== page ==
His early fondness for the ocean is still evident in his passion for fishing and his strong conservation ethic. Except for a handful of fish that were badly hooked, Many has released every striper for 25 years. “I feel the big ones are too precious to kill,” he says. “It’s a cruel ocean, and they’ve made it a long time. I think that’s pretty neat.” Stripers can live for 30 or more years.

Many has found that eels outfish bunker when trolling and drifting. 

Many has found that eels outfish bunker when trolling and drifting. 

“It’s not just his ability to catch those giant bass; it’s obvious he really cares about those fish from the way he releases them,” Lynch says. “He handles them with care and respect. Just the time he spends reviving them. I was really impressed.”

Many is smart, focused and enthusiastic about putting others onto the large stripers of their dreams. “Every time out he’s like a little kid out there,” says Hutchinson, who has become friends with Many over their mutual interest in tagging stripers. “He’s hooting and hollering. You’d think he’d get bored, but he doesn’t.”

Many works with Gray FishTag Research and The Fisherman to put satellite tags into big stripers, which track their coastal movements and migrations. He hopes to tag seven or eight fish this year. “Chuck is a true conservationist,” Hutchinson says. The data from these tags show that large stripers appear to spend significantly more time offshore than previously thought, traveling to the edge of the canyons and Nantucket shoals, according to Hutchinson.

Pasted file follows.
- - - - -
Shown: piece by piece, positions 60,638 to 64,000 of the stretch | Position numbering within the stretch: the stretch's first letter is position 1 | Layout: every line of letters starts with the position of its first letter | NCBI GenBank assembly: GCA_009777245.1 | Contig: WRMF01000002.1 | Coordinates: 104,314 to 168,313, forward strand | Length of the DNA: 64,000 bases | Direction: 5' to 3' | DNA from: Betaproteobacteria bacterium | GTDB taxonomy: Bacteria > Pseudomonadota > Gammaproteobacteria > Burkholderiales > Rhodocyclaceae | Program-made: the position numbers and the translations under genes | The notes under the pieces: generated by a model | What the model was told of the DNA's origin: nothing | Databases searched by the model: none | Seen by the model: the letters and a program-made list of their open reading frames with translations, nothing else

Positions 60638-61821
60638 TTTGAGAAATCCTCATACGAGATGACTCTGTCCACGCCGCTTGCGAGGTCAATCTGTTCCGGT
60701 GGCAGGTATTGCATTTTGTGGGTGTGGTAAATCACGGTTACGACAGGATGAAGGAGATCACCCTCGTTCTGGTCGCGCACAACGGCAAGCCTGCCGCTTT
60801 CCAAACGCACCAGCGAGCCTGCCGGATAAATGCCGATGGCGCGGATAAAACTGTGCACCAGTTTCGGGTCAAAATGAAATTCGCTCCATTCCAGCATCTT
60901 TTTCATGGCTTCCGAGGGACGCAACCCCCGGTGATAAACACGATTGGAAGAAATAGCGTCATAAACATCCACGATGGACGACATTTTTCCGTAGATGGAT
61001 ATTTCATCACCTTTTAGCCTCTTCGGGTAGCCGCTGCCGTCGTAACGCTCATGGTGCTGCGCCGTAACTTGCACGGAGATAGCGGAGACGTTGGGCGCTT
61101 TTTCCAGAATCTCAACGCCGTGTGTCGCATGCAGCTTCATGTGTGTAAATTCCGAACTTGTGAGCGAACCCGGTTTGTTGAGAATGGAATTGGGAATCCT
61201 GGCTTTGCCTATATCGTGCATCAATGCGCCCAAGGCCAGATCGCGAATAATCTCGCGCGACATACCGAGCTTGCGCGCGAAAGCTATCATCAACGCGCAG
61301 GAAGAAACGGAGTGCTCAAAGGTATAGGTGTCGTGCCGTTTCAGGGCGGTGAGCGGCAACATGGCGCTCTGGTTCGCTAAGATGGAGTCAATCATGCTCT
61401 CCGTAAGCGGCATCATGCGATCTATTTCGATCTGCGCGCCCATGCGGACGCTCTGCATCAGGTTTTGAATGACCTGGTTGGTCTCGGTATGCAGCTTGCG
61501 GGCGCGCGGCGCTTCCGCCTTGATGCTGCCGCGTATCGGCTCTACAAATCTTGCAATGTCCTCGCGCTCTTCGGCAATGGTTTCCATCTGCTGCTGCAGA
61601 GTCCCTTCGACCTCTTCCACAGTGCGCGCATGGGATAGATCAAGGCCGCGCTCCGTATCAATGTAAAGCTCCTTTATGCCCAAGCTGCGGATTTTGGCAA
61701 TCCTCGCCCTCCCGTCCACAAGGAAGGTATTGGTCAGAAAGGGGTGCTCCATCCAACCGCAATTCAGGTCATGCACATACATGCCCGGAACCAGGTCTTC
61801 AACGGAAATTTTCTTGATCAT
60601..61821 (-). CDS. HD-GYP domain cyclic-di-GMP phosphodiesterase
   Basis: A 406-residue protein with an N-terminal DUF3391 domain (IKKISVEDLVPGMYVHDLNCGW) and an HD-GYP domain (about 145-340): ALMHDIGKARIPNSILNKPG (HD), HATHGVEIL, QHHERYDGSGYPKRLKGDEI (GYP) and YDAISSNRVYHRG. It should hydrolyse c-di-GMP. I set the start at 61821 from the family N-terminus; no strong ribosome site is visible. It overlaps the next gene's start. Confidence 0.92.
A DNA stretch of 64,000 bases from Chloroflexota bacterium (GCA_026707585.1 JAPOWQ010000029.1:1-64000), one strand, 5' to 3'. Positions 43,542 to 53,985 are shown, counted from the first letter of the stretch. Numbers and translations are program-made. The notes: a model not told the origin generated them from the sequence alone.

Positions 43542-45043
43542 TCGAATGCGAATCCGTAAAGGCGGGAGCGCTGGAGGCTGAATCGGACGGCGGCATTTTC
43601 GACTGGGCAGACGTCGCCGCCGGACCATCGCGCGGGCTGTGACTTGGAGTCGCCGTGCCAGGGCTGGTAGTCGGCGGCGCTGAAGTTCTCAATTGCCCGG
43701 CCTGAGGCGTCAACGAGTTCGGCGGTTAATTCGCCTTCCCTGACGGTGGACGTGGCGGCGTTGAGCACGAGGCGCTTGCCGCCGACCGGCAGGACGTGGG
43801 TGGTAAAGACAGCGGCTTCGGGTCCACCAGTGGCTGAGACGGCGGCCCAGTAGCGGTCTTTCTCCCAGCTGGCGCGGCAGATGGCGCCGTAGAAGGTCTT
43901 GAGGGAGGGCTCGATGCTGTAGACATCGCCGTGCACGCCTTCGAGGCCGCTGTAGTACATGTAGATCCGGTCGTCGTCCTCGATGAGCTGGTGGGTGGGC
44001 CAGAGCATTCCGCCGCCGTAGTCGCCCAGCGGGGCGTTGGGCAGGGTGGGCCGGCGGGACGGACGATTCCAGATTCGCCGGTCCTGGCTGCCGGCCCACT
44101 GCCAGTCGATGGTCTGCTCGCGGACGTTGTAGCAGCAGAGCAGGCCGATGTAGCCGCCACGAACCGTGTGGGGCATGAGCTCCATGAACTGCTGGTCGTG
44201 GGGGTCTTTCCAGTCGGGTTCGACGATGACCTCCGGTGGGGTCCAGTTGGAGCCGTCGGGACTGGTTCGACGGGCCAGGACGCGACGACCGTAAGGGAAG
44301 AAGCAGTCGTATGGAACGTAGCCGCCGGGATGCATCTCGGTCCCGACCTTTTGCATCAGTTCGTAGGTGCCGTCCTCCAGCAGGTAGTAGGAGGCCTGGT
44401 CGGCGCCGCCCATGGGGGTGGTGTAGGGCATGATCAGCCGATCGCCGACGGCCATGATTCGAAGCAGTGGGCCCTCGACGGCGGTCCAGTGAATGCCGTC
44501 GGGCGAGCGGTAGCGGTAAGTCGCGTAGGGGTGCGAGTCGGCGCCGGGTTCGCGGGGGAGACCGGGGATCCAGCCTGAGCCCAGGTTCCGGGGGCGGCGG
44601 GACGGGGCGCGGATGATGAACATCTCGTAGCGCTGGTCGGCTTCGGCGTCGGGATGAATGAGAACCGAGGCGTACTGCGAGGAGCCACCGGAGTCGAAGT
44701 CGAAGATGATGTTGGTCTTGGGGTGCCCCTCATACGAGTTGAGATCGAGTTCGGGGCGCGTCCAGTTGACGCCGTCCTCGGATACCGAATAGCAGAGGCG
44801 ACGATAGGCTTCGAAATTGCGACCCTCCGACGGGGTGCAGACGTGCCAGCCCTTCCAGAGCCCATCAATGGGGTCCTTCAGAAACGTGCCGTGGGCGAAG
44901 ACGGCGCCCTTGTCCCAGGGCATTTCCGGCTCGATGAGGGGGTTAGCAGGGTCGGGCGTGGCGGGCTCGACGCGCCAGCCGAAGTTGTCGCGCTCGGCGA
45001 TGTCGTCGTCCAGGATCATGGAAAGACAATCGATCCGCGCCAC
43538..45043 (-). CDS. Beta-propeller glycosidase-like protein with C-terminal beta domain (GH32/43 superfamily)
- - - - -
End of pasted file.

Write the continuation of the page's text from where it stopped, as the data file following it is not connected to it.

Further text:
Many has the system down for catching, quickly weighing and releasing these big fish so that they’re not out of the water for very long, Hutchinson says. You typically hold a large striper by its lower jaw while reviving it, and when it’s ready to leave, it sends a clear signal. “The great thing is to have a 45-pounder along the side of the boat when it clamps down hard on your hand a second time, and you know it’s ready to go,” he says.